Yet he is still dealing with the repercussions of those experiences.
At one point, the musician was thought to have developed muscular dystrophy as a result of the interrogations he endured. Starvation has also damaged his ability to play the setar.
Despite everything, he continues to pursue music and his next project could be his riskiest yet. Once again, Rajabian has plans to record female singers – who are still banned from singing in front of male audiences (except relatives) in Iran.
“Right now, I’m working on its instrumentals and then [I will] connect with female singers,” says Rajabian. “A number of female singers from various Middle Eastern countries, who will tell a story, piece by piece, until they all unite in the end.”
He concedes that, in Iran, “it is a crime to contact me and many [people] are afraid to follow up” his requests. But he plans to orchestrate the album online, patching together a network of like-minded artists and breaking down musical borders.
“I’m going to work on this project, even if I go back to prison,” he insists.
Iran’s underground music scene – Behzad Bolour, BBC Persian
After the 1979’s Revolution, Ayatollah Ruhollah Khomeini banned the broadcast of music on TV or radio, arguing that it made the human brain “inactive and frivolous”. Only revolutionary music and religious songs were considered permissible, and almost all Iran’s pop singers left for the USA.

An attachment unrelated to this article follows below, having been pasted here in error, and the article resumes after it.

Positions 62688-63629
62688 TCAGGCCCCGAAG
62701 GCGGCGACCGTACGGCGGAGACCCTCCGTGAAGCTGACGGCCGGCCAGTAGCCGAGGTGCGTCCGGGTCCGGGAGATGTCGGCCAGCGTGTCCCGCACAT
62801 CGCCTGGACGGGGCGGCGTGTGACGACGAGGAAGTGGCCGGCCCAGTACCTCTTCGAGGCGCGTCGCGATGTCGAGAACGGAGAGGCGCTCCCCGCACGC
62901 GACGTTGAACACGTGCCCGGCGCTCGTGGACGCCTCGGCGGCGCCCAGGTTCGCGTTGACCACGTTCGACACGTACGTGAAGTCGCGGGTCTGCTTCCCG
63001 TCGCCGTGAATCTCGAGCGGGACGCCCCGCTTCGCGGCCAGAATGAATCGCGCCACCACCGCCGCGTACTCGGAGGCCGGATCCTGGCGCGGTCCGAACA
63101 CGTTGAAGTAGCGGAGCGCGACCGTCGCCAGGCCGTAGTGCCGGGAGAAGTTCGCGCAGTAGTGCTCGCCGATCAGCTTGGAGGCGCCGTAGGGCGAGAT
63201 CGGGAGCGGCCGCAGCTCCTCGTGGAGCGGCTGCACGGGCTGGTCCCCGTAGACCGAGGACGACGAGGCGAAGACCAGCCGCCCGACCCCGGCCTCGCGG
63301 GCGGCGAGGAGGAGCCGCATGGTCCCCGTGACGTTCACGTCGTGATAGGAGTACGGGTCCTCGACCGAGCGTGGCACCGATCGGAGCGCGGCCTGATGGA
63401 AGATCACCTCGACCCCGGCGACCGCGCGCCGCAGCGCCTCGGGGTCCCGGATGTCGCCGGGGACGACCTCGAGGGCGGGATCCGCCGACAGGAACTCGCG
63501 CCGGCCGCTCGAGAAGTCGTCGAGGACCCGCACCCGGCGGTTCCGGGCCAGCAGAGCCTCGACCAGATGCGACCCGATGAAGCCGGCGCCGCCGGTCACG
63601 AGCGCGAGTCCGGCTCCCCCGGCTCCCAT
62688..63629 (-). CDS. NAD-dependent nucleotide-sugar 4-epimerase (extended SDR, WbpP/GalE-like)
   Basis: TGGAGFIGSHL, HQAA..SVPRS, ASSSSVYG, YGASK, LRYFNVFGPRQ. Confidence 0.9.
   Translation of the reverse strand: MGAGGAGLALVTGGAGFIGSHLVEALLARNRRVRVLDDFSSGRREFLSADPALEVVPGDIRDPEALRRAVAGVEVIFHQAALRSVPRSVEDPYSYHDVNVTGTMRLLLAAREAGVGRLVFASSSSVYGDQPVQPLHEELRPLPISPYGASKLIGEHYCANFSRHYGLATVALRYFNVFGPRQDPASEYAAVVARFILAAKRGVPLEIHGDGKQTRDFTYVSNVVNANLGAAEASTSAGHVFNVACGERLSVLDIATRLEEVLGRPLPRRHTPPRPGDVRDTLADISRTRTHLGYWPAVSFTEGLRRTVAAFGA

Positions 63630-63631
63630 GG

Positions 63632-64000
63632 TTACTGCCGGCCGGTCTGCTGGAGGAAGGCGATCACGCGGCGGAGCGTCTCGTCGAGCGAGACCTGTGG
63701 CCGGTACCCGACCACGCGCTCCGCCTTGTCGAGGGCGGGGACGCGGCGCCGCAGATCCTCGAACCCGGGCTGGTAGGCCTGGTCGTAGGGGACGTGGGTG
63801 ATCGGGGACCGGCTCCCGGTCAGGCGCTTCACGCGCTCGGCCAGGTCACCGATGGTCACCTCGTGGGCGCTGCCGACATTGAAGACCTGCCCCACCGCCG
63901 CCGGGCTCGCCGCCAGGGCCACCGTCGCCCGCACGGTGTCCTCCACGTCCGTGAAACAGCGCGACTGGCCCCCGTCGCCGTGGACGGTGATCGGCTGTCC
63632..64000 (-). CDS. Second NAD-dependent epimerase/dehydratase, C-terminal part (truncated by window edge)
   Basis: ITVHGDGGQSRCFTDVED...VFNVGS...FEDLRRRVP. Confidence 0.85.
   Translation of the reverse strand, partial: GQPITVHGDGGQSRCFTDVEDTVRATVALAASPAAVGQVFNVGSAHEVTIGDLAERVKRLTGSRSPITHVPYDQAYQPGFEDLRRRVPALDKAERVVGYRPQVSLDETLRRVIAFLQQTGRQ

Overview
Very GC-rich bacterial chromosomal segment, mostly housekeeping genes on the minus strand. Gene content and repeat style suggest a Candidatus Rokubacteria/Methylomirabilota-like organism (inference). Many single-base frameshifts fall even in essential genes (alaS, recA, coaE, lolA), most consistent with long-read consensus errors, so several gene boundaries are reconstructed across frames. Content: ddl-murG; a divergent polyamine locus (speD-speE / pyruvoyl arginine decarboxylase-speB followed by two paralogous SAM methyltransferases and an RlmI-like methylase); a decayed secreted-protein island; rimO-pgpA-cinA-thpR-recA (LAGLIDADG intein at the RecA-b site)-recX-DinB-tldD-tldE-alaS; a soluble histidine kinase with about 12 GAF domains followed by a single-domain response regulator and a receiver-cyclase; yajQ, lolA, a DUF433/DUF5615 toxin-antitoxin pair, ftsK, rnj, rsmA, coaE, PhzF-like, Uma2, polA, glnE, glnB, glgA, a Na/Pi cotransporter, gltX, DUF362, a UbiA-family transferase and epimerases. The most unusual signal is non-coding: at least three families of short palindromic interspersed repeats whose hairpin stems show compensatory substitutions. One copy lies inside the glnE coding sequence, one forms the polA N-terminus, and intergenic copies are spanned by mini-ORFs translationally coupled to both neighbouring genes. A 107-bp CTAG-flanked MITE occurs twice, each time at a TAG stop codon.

Gradually, classical Persian music, under the banner of Sufi music began to resurface. But in the 1990s, a parallel Iran was developing under the skin of the major cities, with young people crafting their own instruments and making their own unofficial songs (which were only broadcast on the BBC Persian request programme).
In early 2000, after a relaxation on the laws around music, the pop market opened up in Iran and, through the internet, underground music which was percolating behind closed doors began to spread out. Bands were playing rock, fusion, rap and alternative folk. And they all talked about a different Iran, an Iran that wants to be modern and level with the rest of the world.
Mehdi Rajabian is from the later generation of these Children Of The Revolution – and an important underground voice in Iran’s music scene.
The musician is motivated by hope and a determination to use his music as a “flashlight” in the darkness.
“In the Middle East, an instrument can be as powerful as a gun, and as forbidden as carrying one,” Rajabian explains.
“In a society where inhuman incidents are happening everywhere, art can record and echo [them] in history. Art exposes truth – and doing so always comes with consequences [in] totalitarian regimes and dictatorships.
“In the first step, the artist loses their normal living situation due to the pressure the regime applies to them, then they get them destroyed – but the outcome is people being aware. This brings light to society, so they would stand in front of the system as well.”
Rajabian is putting his life on the line in pursuit of that goal – but he truly believes his efforts will make a difference.
“No power can stop independent art,” he concludes.
“Art is my weapon and I stand before any power.”